The year was 1969; the setting, Toronto. A particularly rainy week had left the city’s inhabitants huddled indoors until, suddenly, the sun broke free — the federal government decriminalized homosexuality. As if in celebration, a rainbow appeared, gleaming across the city sky. But it fell to the ground with a thunderous crack, and blanketed the land just east of Yonge Street. As homosexuals sashayed en masse to investigate, it became clear:, the Church-Wellesley Village was born.
While others may subscribe to its less magical origin story, the Church-Wellesley Village is nonetheless synonymous with Toronto queer culture.
The ever-changing area is a haven for many of the city’s LGBT folk — it’s full of personality, and a seemingly endless amount of dogs being walked. And in true Toronto fashion, ambitious new property developments are always popping up, the newest being 179 suites at Eighty One Wellesley overlooking the heart of Church-Wellesley. In the Village, “Somewhere Over the Rainbow” is more than just an anthem — it’s right outside your balcony.
And while the Toronto’s rainbow playground is home to many, it’s also a top queer destination for many out-of-towners. Villagers are no stranger to playing host.
Each year, throngs of glitter-clad revelers flood the Village during Toronto’s annual Pride festival, which is the largest in North America. The area played host to WorldPride 2014, and will act as base camp for Toronto’s first ever Pride Month in 2016.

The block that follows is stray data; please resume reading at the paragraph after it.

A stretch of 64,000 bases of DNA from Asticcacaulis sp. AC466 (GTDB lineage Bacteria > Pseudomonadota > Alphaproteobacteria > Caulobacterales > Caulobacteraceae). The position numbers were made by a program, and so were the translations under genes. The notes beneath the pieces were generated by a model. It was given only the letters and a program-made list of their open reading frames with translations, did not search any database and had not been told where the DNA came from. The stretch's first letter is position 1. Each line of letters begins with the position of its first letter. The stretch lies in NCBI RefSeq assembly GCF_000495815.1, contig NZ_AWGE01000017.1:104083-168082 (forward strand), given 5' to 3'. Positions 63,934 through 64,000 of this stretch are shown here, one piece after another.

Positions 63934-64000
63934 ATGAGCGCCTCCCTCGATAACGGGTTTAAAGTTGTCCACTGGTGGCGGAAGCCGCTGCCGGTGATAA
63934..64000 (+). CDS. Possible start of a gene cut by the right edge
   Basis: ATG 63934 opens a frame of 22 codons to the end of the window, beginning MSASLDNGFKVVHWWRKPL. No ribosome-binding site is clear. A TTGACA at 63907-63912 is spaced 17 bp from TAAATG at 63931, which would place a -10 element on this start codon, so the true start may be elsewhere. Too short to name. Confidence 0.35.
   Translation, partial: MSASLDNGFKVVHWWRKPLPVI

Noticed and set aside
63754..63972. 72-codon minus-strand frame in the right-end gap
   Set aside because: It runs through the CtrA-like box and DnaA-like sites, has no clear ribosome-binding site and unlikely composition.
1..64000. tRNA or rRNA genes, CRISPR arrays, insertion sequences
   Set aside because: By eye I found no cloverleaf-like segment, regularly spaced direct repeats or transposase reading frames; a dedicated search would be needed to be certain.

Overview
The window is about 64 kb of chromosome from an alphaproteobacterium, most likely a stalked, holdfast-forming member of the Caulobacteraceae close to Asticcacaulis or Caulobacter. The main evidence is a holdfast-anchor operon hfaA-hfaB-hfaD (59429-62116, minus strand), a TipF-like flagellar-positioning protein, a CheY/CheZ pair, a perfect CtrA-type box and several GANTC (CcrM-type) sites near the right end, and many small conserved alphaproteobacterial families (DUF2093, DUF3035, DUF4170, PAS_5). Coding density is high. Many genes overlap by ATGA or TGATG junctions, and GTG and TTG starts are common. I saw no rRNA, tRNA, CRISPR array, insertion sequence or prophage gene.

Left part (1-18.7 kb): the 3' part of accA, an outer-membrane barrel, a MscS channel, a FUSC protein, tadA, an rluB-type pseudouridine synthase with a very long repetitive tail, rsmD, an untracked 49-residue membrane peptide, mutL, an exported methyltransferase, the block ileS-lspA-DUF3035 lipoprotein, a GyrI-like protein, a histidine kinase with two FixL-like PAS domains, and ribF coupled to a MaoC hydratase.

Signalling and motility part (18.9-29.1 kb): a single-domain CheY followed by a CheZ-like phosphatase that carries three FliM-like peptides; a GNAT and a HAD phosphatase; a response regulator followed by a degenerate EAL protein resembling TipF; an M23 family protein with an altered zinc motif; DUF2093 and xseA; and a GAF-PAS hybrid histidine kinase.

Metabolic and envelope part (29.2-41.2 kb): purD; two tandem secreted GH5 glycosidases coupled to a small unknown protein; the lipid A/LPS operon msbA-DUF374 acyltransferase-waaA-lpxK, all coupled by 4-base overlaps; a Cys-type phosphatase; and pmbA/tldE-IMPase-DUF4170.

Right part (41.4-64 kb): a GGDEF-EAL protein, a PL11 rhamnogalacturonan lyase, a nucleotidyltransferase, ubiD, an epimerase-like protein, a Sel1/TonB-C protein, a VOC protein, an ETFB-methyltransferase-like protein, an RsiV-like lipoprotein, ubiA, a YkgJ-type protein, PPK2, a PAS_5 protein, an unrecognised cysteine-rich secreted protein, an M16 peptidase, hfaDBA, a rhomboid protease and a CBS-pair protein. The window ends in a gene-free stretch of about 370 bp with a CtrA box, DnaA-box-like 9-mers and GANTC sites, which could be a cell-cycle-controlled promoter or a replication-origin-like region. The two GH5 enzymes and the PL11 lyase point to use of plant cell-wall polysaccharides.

It’s worth noting that Pride isn’t the only time Church-Wellesley sees an influx of people. Gay Christmas — more commonly known as Halloween — lasts a week in the Village. The local drag queens, masters of transformation, don’t take much convincing to get into costume. Bars and nightclubs host an array of scream-themed events throughout the week leading up to Halloween. The events culminate on Oct 31, when costumed Torontonians fill Church Street for the night.
But the Village isn’t without its charms throughout the rest of the year. Church Street is littered with clubs and pubs, each with their distinct appeal. A quick glance at the Village directory shows no shortage of patios to lounge on. And the area’s vibrant nightlife scene offers a healthy stream of people flowing through the streets, with a drag show never far away.
For the utilitarian, the area is adjacent to both of Toronto’s major subway lines, making the rest of the city easily accessible. And shopping options are bountiful, with high-end shops on Bloor bordering the north and the bustling Eaton Centre just a quick walk south.
For those interested in moving to the Church-Wellesley area, there are plenty of options, including upcoming modern living at Eight One Wellesley. The 28-storey building has been designed by Aragon and CORE Architects specifically to compliment the Church-Wellesley area’s aesthetic, with community building and engagement in mind. More information is available when you register online.